A 23-year-old, non-combine running back, who broke out as a fifth-year senior in the Mountain West . . . Nico Evans has more red flags than Mother Russia. That’s also why he’ll be a rookie draft steal if he can land on an NFL roster.
When Evans committed to Wyoming in 2014, he was announced as a 5-foot-9, 177-pound scatback. He ended up sitting on the bench behind Wyoming’s all-time leading rusher Brian Hill, and even considered switching to slot receiver in order to get more playing time. According to Coach Bohl, Evans was slow to develop physically, but worked hard with the strength staff. He showed up last spring with size and quickness they hadn’t seen before and quickly won the starting job.1
|Year||School||Ru Att||Ru Yards||Ru Avg||Ru TDs||Rec||Rec Yards||Rec Avg||Rec TDs|
There’s no ignoring Evans’ anemic career output, but his senior season quietly compares favorably to many of the top backs in this class. His 132.5 rushing yards per game was fourth in the nation, and third in this class, behind only Darrell Henderson and Trayveon Williams. He also joins Henderson and Williams as the only running backs to average over six yards per carry on over 200 attempts.
But these statistics still underrate how good his year was. Firstly, he got hurt against Air Force and left the game after only three carries, which skews his per game averages. In his other nine games, he averaged a massive 145.3 yards per game. Secondly, it cannot be understated how horrendous the Wyoming passing offense was this year.
The Cowboys offense ranked 119th (of 130) and were led by a freshman quarterback who threw for just five touchdowns and 1,310 yards. Evans outgained his quarterback on the ground. While his 1,325 rushing yards aren’t a dazzling raw total, his adjusted market share of total yards was 40%, which is second behind only Alex Barnes among our top 17 prospects in this class. He was one of the most efficient runners in college football despite playing on a team that absolutely could not throw the ball.
ATHLETICISM AND SKILL SET
Evans turned in an excellent pro day performance, reportedly clocking a 4.52 forty, a 37.5-inch vertical, and a 122-inch broad jump. He recorded 22 reps on the bench press. Even taking his measurables with a grain of salt, he appears to be one of the better athletes in the draft, but remains under the radar in a lot of prospect coverage so far.2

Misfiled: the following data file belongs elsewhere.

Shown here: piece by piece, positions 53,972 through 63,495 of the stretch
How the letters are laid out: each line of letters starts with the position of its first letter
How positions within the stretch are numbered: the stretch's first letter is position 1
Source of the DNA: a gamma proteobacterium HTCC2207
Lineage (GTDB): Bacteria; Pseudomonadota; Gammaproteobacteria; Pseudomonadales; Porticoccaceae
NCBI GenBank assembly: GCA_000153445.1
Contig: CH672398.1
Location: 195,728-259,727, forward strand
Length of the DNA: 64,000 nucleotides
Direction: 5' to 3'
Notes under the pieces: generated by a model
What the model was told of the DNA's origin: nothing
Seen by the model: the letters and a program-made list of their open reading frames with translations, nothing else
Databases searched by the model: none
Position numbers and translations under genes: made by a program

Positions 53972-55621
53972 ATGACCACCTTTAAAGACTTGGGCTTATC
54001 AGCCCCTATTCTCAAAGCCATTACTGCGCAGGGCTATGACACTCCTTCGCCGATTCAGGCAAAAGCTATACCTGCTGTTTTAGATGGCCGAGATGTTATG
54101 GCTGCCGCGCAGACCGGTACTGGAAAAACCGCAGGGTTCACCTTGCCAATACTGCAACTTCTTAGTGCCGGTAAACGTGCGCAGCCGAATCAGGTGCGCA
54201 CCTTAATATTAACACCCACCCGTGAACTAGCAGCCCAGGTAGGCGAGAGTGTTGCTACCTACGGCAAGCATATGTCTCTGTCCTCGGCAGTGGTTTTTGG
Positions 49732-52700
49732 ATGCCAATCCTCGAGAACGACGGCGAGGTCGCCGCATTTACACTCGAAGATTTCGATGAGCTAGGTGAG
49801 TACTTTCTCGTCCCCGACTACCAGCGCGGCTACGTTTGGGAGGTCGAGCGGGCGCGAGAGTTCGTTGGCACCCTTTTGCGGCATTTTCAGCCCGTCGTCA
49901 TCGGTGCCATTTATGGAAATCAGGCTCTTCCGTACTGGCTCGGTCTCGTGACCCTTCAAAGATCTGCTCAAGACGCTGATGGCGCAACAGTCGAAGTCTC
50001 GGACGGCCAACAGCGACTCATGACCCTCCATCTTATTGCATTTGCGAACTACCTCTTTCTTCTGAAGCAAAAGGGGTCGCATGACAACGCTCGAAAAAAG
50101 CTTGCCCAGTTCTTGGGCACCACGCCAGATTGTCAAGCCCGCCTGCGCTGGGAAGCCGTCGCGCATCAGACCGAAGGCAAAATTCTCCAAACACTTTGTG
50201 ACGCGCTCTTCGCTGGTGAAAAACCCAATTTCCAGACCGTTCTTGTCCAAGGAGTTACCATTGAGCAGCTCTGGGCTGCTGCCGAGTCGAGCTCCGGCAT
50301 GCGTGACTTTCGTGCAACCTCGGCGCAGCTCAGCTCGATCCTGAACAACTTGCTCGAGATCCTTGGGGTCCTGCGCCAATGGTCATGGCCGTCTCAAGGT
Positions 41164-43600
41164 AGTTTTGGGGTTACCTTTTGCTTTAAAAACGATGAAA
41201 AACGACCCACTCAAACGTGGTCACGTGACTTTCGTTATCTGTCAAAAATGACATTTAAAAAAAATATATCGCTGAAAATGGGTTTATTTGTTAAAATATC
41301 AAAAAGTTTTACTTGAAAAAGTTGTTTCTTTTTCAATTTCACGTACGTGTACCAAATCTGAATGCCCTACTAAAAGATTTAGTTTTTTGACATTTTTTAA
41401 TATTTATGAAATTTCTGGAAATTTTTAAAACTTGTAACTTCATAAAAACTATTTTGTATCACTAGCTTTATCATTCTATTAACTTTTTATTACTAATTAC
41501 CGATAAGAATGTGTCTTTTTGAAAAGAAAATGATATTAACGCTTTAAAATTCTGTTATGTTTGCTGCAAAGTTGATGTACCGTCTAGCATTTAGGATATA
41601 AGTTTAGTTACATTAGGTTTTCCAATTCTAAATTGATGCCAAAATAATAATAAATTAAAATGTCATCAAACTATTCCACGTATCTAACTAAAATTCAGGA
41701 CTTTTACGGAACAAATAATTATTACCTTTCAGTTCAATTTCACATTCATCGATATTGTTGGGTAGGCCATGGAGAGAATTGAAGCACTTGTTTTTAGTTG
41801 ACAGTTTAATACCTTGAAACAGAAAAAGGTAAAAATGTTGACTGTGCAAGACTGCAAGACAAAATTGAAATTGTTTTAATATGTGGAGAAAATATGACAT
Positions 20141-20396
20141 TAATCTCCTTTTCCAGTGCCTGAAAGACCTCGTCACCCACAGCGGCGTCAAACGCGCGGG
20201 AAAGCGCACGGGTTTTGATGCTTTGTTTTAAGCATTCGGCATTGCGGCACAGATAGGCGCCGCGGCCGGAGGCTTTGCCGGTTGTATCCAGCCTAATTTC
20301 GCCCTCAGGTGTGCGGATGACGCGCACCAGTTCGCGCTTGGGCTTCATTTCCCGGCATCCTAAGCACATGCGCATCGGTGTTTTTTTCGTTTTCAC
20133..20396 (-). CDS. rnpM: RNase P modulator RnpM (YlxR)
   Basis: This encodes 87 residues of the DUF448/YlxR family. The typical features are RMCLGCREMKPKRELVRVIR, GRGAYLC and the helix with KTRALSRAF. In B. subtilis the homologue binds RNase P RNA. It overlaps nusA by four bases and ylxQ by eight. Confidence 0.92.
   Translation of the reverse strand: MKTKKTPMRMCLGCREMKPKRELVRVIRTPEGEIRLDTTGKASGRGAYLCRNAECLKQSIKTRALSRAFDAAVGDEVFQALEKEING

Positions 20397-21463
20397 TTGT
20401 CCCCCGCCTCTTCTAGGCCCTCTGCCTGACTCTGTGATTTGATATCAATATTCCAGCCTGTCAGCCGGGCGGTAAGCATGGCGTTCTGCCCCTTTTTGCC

One place where Evans has attracted some notice is Pro Football Focus, because his forced missed tackles rate is among the very best in the class. He tied with Bryce Love for fifth overall with 0.26 missed tackles forced per touch. PFF also credits him with 3.7 yards after contact per attempt, which is even better than Love’s 3.5, and puts Evans among the top-12 RBs.
Ideally Evans gets drafted as high as the fifth round. Mike Gillislee and Jordan Wilkins are two players with a similar late-breakout college trajectory who became fifth-round picks. But I think even if he latches onto a team as a UDFA, he is a good bet to stick on the roster. He started on all six special teams (kickoff, kick return, punt, punt return, onside kick, hands team) for three years at Wyoming, which should give him an edge in earning a role, even if draft capital gives him a depth chart climb.
A final red flag for Evans is his meager seven receptions as a senior. However, his reputation is that he is a capable receiver and pass protector, and the fact that he was almost moved to slot receiver is at least anecdotal evidence that he is not a liability as a pass catcher. I do think that he projects initially as a change of pace RB in the NFL, but may nevertheless fall below the notice of rookie drafters who target cheap receiving backs.
If Trayveon Williams is an arbitrage Darrell Henderson, then Nico Evans is a super-arbitrage Trayveon Williams. Watch to see if his name is called on Saturday, or if he pops up in reports as a priority free agent. Despite a short collegiate resume, Evans has top-of-class traits and will likely be available in the last round of rookie drafts.